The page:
A care home in Preston has come under fire in a health surveillance report which found residents were going for hours in the morning without food or drink.
The Old Vicarage Care Home is a residential care home that provides personal care for up to 35 people. During a recent inspection by the Care Quality Commission (CQC), many gaps and inaccuracies in the home’s service were discovered by inspectors.
Overall, the care home was rated “inadequate” by the CQC. The previous rating for the house in September 2020 was ‘Needs Improvement’ and the provider was asked to review staff deployment to ensure people’s needs were met.
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The report says residents started waking up from 5 a.m. – and there were five people in the house who might be able to get up and dress independently, leaving nine people who had need the support of a staff member. Inspectors arrived on site at 6:20 a.m. to observe the morning routine and found five people already in the living room unattended by staff.
The report says these had no access to food or drink until the chef and day staff arrived at 8am. There were often no staff trained to administer medication to people who might need it during the night shift, which included medication “as needed” when people were in pain.
Inspectors say they spoke to a person who had failed to get the attention of staff all night. The resident was left without a call bell and staff failed to respond to his cries for help and told the CQC: “I fell out of bed several times and had to scream for help. “.
Staff knowledge of when to report concerns was found to be limited. Records showed that only 50% had received backup training in the past 12 months, and incidents and accidents that should have been reported and investigated as part of backup procedures do not l have not been.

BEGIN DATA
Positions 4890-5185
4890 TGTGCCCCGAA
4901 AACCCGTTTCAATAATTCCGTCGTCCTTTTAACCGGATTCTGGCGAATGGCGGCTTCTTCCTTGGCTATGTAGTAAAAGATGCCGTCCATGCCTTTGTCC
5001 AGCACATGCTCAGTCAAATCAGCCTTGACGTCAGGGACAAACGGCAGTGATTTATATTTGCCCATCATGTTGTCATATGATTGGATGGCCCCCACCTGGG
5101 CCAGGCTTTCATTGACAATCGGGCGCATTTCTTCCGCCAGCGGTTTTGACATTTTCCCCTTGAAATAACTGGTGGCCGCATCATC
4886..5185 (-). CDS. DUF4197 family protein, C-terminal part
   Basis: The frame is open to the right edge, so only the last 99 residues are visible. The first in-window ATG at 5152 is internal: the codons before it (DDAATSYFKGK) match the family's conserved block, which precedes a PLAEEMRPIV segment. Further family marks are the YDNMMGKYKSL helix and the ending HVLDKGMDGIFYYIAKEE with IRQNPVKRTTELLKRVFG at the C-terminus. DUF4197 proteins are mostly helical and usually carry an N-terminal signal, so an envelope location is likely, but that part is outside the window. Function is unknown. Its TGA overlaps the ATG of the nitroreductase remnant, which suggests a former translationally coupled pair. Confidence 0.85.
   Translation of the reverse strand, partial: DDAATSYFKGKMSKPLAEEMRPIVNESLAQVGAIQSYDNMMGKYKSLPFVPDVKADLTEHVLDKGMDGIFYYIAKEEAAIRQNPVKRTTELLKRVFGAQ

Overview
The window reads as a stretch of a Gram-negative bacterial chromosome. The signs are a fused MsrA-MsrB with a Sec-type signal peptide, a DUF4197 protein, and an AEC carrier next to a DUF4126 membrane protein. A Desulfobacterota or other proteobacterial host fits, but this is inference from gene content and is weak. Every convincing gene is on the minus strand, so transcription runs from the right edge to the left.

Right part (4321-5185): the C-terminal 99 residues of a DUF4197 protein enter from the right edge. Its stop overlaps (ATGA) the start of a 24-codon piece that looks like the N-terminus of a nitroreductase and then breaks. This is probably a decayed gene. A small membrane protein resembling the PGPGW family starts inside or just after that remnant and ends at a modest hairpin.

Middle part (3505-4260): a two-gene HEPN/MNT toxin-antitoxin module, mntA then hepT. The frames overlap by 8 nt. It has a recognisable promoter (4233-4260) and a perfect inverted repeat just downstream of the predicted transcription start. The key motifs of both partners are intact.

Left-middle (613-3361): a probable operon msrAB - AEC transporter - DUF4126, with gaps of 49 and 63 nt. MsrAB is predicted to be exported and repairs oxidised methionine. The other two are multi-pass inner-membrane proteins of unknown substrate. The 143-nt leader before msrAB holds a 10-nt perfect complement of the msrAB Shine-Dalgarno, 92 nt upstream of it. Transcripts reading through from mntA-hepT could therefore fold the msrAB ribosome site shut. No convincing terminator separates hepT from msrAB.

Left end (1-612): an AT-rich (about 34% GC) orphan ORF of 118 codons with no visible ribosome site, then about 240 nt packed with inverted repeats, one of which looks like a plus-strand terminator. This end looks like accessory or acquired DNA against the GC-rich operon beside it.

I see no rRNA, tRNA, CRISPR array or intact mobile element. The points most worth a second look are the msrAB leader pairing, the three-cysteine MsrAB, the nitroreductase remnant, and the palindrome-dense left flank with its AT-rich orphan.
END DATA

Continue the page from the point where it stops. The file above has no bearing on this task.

One person told CQC inspectors, “The male staff member couldn’t get me out of bed, so they just pulled me up.” This had resulted in a bruise on the person’s arm and should have been reported to the backup team.
The service was found not to comply with the principles of the Mental Capacity Act (MCA) and where necessary the appropriate legal authorizations were not in place to deprive a person of their liberty. There were four people in rooms behind a locked door without proper risk assessment or consent and the people had not had their capacity assessed to determine if they understood the restriction and whether they accepted it and accepted it or it was determined that the restriction was in the person’s best interest.
Inspectors found no reports that the home’s fire equipment had been tested weekly to ensure its effectiveness, if needed in an emergency and no evidence available to show that professional testing of the equipment and the electrical and gas safety installation had been completed on time. the required deadlines.
People’s health and well-being were increasingly at risk, but risk assessments were not updated to reflect the steps staff should take to better support them, including increased risks of malnutrition due to reduced eating and increased risk of injury due to increased falls. One person at home needed to be repositioned for one to two hours, but it was not recorded that this had happened, putting that person at increased risk of pressure injuries.
Medicine bottles, creams and liquids should be dated when opened to ensure they are not used past their expiration date. An eye cream that had been dated when it was opened was still being administered a week past its expiration date.
Some records indicated that no one was recorded as having their cream applied according to their prescription. The staff member administering the drugs told the CQC that he did not believe the training on the drugs was sufficient and “that’s why some staff are not administering them”. The staff member added: “I took an online course, I was monitored for about an hour and then I was told I could administer it. I’m only doing it because I had received proper training before working here.”
Overall the level of management was not sufficient as the report indicates that there had not been a stable management team in the home for some time and the management procedure had not been followed. This included a lack of auditing and monitoring of the service provided to people.
Staff did not feel supported and did not have the information needed to provide safe care. The supplier did not have an effective governance process in place to ensure that the required building security measures were taken on a timely basis and that supplier registration requirements, including submission of notifications, were not fulfilled.